Korean researchers have created nanoscale lenses with superhigh resolution using a novel self-assembly method. So far, they’ve demonstrated that the tiny lenses can be used for ultraviolet lithography, for imaging objects too tiny for conventional lenses, and for capturing individual photons from a light-emitting nanostructure called a quantum dot.
The limits on the resolution of both light microscopes and the photolithographic instruments used by the semiconductor industry are a consequence of light’s fundamental properties. Because of the way light scatters, or diffracts, even a perfect lens cannot distinguish two objects that are closer together than half the wavelength of the light used to image them.
Other researchers are making devices that overcome the diffraction limit using so-called metamaterials, which bend light in unnatural ways, or nanoscale metal gratings, which capture light through surface interactions. The new lenses, developed by researchers at the Pohang University of Science and Technology in Korea, overcome the diffraction limit because of their size. The lenses are flat on one side and spherical on the other and range in diameter from about 50 nanometers to three micrometers.
The size of each lens is on the same length scale as the wavelength of light that it interacts with, meaning that “the usual optics don’t hold,” says Chee Wei Wong, head of the Optical Nanostructures Laboratory at Columbia University in New York, who helped evaluate the lenses’ performance. And it is the first time the properties of a spherical lens this small have been tested, says Kwang Kim, head of the Center for Superfunctional Materials at Pohang University, who led the research. “No ideal nanoscale lens was available in the past,” says Kim.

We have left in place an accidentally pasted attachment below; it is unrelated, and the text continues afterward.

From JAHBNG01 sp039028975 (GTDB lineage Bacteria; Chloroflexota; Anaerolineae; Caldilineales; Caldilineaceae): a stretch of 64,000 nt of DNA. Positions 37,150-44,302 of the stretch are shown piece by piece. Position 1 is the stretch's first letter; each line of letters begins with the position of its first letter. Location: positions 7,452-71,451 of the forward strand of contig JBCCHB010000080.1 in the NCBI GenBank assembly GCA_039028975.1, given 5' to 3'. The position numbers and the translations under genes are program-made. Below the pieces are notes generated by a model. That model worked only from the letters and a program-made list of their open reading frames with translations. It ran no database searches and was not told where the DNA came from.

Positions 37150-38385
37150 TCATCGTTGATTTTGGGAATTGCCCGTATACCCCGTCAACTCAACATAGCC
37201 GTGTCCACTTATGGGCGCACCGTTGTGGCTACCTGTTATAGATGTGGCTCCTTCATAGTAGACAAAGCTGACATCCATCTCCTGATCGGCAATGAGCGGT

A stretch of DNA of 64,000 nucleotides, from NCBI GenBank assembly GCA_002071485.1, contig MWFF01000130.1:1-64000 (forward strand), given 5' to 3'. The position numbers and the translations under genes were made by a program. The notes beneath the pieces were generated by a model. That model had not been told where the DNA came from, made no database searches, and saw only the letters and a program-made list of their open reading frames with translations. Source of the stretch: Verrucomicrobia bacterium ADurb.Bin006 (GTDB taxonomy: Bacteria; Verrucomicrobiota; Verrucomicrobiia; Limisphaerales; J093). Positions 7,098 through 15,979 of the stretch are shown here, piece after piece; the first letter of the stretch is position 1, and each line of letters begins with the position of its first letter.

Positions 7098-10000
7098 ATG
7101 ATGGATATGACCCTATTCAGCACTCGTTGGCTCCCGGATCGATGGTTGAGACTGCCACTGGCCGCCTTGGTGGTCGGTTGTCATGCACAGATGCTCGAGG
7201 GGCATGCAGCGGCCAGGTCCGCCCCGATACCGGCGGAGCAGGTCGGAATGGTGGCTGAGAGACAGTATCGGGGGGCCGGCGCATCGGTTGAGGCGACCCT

Kim’s team makes the tiny spherical lenses by evaporating a solution containing cup-shaped organic molecules. First, the molecules, which are based on carbon rings, are dissolved in an organic solvent; then water is added, and the solution is allowed to slowly evaporate. During the evaporation process, the organic molecules form crystalline nanotubes that form the lenses. By changing the temperature and the evaporation rate, Kim says, it is possible to control the lenses’ ultimate size. Once the lenses have formed, they’re stable. The work is described in a paper published today in the journal Nature.
Smaller design teams can now prototype and deploy faster.